Gender is new battleground in culture wars

PARIS: With a wave of films, television series and art shows championing "gender fluidity" — and catwalks awash with "gender neutral" models and clothes — the old dividing line between the sexes is being increasingly called into question.

But as the blurring of boundaries has gone from the margins to being a progressive cause, the political temperature of the debate has risen sharply.

Gender fluidity has become a hot–button issue in the culture wars between liberals and conservatives, often reduced to newspaper stories over "which bathroom somebody chooses," said Johanna Burton, curator of the exhibition "Trigger: gender as a tool and a weapon" which has just opened at New York's New Museum.

"It is very much an exciting moment, but also a scary moment politically... Gender is in the forefront of people's thoughts right now," she added.

"I think people have considered the limits of the binary construction of gender for a very long time, but only recently has it made the newspapers every day."

No one has put gender issues out there more than Bruce Jenner, the former decathlete and erstwhile member of the Kardashian clan, whose transition to becoming Caitlyn in 2015 pushed the subject into the mainstream.

Time and National Geographic magazines have both devoted their covers to the transgender debate.

And later this month Conde Nast, the publishers of GQ, Vogue and Vanity Fair, will launch a new glossy magazine aimed at LBGTQ people (lesbian, bisexual, gay, transgender and questioning).

Transgender stars

Hollywood too has played a part.

First the Wachowski brothers, creators of "The Matrix" movie franchise, became the Wachowski sisters and then they cast transgender actress Jamie Clayton as a hacker in their hit Netflix series "Sense8".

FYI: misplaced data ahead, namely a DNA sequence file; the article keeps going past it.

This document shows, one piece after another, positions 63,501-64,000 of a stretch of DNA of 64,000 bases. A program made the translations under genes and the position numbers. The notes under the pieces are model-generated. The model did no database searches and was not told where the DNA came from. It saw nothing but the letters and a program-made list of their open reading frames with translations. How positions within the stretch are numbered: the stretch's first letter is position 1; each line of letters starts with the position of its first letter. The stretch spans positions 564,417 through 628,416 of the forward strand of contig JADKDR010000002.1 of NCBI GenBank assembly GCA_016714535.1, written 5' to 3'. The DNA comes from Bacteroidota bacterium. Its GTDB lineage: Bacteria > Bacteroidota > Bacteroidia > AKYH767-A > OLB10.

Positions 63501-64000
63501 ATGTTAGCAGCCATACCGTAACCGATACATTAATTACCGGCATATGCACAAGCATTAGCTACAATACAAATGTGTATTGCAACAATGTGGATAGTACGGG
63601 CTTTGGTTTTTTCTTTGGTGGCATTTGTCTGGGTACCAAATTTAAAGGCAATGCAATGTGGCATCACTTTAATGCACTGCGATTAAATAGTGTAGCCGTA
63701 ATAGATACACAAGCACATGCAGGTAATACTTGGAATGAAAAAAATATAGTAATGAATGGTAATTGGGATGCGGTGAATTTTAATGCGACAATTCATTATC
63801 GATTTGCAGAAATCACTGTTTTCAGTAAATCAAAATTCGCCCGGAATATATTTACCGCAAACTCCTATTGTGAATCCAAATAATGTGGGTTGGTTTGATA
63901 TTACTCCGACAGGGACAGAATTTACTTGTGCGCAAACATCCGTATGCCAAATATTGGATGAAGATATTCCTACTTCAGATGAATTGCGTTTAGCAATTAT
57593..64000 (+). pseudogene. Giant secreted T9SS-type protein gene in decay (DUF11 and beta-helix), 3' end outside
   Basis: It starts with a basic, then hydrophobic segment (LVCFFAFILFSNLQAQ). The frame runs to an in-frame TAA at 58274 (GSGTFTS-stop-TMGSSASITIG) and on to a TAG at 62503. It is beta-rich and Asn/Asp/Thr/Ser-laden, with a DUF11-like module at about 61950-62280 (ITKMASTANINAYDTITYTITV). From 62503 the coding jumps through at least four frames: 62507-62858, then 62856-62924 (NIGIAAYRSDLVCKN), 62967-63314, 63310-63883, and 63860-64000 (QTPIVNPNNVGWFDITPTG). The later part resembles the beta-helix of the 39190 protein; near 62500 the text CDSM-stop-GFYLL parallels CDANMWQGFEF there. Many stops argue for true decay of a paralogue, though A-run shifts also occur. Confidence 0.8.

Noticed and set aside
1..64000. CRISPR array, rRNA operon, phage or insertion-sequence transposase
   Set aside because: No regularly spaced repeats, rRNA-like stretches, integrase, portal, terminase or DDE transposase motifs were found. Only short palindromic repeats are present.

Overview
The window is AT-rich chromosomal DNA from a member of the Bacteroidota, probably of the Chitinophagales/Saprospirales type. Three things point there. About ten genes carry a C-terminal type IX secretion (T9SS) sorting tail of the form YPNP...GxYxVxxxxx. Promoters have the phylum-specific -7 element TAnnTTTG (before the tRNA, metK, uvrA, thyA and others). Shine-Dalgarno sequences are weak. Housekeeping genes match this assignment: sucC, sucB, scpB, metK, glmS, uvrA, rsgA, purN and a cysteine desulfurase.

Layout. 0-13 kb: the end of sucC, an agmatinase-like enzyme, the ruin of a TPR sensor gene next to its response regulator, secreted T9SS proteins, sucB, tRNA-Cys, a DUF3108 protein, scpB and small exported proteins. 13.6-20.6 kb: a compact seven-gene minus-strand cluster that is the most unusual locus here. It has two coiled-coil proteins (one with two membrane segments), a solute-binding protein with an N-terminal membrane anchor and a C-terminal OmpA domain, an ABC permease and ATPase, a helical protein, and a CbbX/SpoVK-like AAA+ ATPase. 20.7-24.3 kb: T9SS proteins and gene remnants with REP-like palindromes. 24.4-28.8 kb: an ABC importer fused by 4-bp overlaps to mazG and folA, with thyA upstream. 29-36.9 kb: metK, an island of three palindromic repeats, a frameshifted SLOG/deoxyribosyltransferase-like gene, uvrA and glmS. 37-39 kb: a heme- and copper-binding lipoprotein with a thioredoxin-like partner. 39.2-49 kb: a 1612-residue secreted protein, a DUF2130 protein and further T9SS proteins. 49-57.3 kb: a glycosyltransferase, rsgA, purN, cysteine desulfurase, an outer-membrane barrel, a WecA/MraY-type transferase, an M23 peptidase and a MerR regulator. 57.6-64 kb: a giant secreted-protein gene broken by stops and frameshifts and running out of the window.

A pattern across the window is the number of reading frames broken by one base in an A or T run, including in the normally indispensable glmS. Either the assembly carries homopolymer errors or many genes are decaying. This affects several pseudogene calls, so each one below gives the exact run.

One of the first places trans issues stepped out of the shadows was on stage. And next year's Avignon festival in France, the world's biggest theatre gathering, will be on the theme of "gender, trans identity and transsexuality".

"Gender doesn't exist anymore," according to Guram Gvasalia, the business brain behind fashion's ultra–hip label of the moment, Vetements, whose collections are all mixed.

"Man or woman, we can choose what we want to be," insisted Gvasalia, whose brother Demna Gvasalia designs for both the label and Balenciaga, where he has carried on the relaxed attitude to gender.

On the catwalks of Paris, New York and Milan, brands now regularly show "mixed" collections and many market their clothes as "gender fluid".

Philosopher Thierry Hoquet calls this the "Conchita Wurst phenomenon", after the bearded Austrian drag queen who won the Eurovision Song Contest in 2014.

"Today some people mix masculine and feminine characteristics, and they do not need to be coherent," he said.

While the author of the book "Sexus Nullus" claimed these "gender pirates" are very rare, he believes they are also very influential.

'Anti–gender' backlash

But this new emerging reality is not to everyone's taste.

"There is a political battle being waged right now on the territory of gender," said the American historian Joan W. Scott, a specialist in women's history and gender studies.

"The 'forces of order' and 'anti–gender' groups — the Vatican, religious fundamentalists, populists, nationalists, even some in the centre and on the left — have organised to stop the spread of the idea that gender is fluid or flexible and always mutable," she said.

US President Donald Trump was quick to realise it was a hot–button issue which could shore up his conservative base.

He banned transgender people from serving in the US Army in August and insisted on calling trans whistleblower Chelsea Manning a "he".

An uncrossable divide?

In France, large protests against the legalisation of gay marriage in 2013 included slogans like "Hands off our stereotypes!"

They also spawned a movement to protect "traditional family values" and roles which later helped fuel a furor over false claims that a "theory of gender" was being taught in schools.

French sociologist Marie Duru–Bellat said that while trans issues have been embraced in the arts world, in society at large "there has been a hardening of attitudes", and a reinforcing of the idea of an uncrossable divide between men and women.

She said some Catholic groups are holding "masculinity support" workshops and pointed to how gender stereotypes are still very strong among children.

"There are a lot of people for whom equality is about men and women complementing each other," said the academic, who wrote "La Tyrannie du Genre" (The Tyranny of Gender).

"So for them, you cannot touch traditional gender models." — AFP